The findings in a series of articlespublished in the Journal of theAmerican College of Cardiology andCirculation revealed that women aremore likely than men to have a hiddentype of heart disease. This diseaseinvolves heart muscles that arestarved for oxygen, even though thecoronary arteries appear to be free ofblockages on x-rays. This condition,which may affect as many as 3 millionAmerican women, greatly increasestheir risk of having a heart attack. Itsmain symptom is chest pain, but nowarning signs show up on angiograms,so in most cases doctors concludethat no treatment is needed.Many of these patients, however, goon to develop heart failure.
George Sopko, MD, of the NationalHeart, Lung, and Blood Institute, saidthat these patients definitely need tobe treated for this condition. Awoman's reaction to a heart attackcan differ greatly from a man's. Mentraditionally experience crushingchest pain, whereas women are morelikely to experience dizziness, shortnessof breath, and sweating.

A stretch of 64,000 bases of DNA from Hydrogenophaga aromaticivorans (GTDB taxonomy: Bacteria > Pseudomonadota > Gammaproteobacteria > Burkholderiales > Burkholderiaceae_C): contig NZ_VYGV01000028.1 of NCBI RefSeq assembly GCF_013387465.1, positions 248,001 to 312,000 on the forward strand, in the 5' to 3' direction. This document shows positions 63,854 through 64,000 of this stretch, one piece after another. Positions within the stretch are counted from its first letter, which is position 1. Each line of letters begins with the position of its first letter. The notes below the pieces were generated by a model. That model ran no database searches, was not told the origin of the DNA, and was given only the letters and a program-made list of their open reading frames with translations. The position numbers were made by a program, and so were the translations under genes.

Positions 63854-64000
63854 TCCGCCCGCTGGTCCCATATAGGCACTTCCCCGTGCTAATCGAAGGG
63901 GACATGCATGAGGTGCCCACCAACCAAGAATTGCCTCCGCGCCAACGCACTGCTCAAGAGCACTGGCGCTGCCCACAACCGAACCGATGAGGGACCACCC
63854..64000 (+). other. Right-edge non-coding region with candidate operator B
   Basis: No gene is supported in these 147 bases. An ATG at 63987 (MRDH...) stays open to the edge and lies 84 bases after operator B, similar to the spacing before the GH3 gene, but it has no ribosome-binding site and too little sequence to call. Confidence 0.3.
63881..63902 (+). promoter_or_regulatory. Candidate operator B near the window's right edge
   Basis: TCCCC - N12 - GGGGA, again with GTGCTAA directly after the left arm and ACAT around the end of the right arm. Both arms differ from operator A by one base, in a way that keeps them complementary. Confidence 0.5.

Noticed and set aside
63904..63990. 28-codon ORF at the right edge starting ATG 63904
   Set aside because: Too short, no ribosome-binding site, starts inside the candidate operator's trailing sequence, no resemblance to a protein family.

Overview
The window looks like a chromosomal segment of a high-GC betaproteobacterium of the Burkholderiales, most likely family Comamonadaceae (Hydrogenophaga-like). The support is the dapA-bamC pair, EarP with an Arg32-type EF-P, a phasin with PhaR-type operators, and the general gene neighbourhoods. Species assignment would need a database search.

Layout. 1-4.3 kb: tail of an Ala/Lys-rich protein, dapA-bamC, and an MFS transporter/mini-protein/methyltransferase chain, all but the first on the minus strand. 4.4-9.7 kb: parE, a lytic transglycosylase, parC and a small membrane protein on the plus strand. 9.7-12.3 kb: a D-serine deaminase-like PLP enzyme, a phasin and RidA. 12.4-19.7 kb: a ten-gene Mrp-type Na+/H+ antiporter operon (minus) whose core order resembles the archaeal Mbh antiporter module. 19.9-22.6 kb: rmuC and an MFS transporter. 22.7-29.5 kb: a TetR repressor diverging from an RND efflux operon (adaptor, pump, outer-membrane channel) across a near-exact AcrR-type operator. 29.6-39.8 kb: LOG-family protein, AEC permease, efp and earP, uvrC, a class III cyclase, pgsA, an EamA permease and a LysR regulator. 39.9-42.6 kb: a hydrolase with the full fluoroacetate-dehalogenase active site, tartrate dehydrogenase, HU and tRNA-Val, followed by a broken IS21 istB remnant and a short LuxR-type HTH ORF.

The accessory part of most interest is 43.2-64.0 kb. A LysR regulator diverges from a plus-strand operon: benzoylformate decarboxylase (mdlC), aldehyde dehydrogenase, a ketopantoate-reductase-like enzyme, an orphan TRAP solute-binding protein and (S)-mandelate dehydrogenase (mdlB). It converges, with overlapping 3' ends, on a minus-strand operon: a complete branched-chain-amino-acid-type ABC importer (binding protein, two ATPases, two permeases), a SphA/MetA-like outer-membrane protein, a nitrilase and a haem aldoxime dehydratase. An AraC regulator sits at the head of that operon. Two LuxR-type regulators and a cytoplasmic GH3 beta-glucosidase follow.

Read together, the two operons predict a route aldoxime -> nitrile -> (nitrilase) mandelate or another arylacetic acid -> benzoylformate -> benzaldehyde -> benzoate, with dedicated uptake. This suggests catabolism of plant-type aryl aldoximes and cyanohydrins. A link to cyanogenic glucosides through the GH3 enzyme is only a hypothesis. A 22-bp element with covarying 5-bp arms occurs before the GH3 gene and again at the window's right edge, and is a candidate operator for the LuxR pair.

The best way for women to discoverwhether they have this condition isto undergo specific types of tests,including stress tests that measurethe flow of blood to the heart.Researchers emphasize that onlywomen with symptoms, a family historyof heart disease, or severe riskfactors need to be concerned.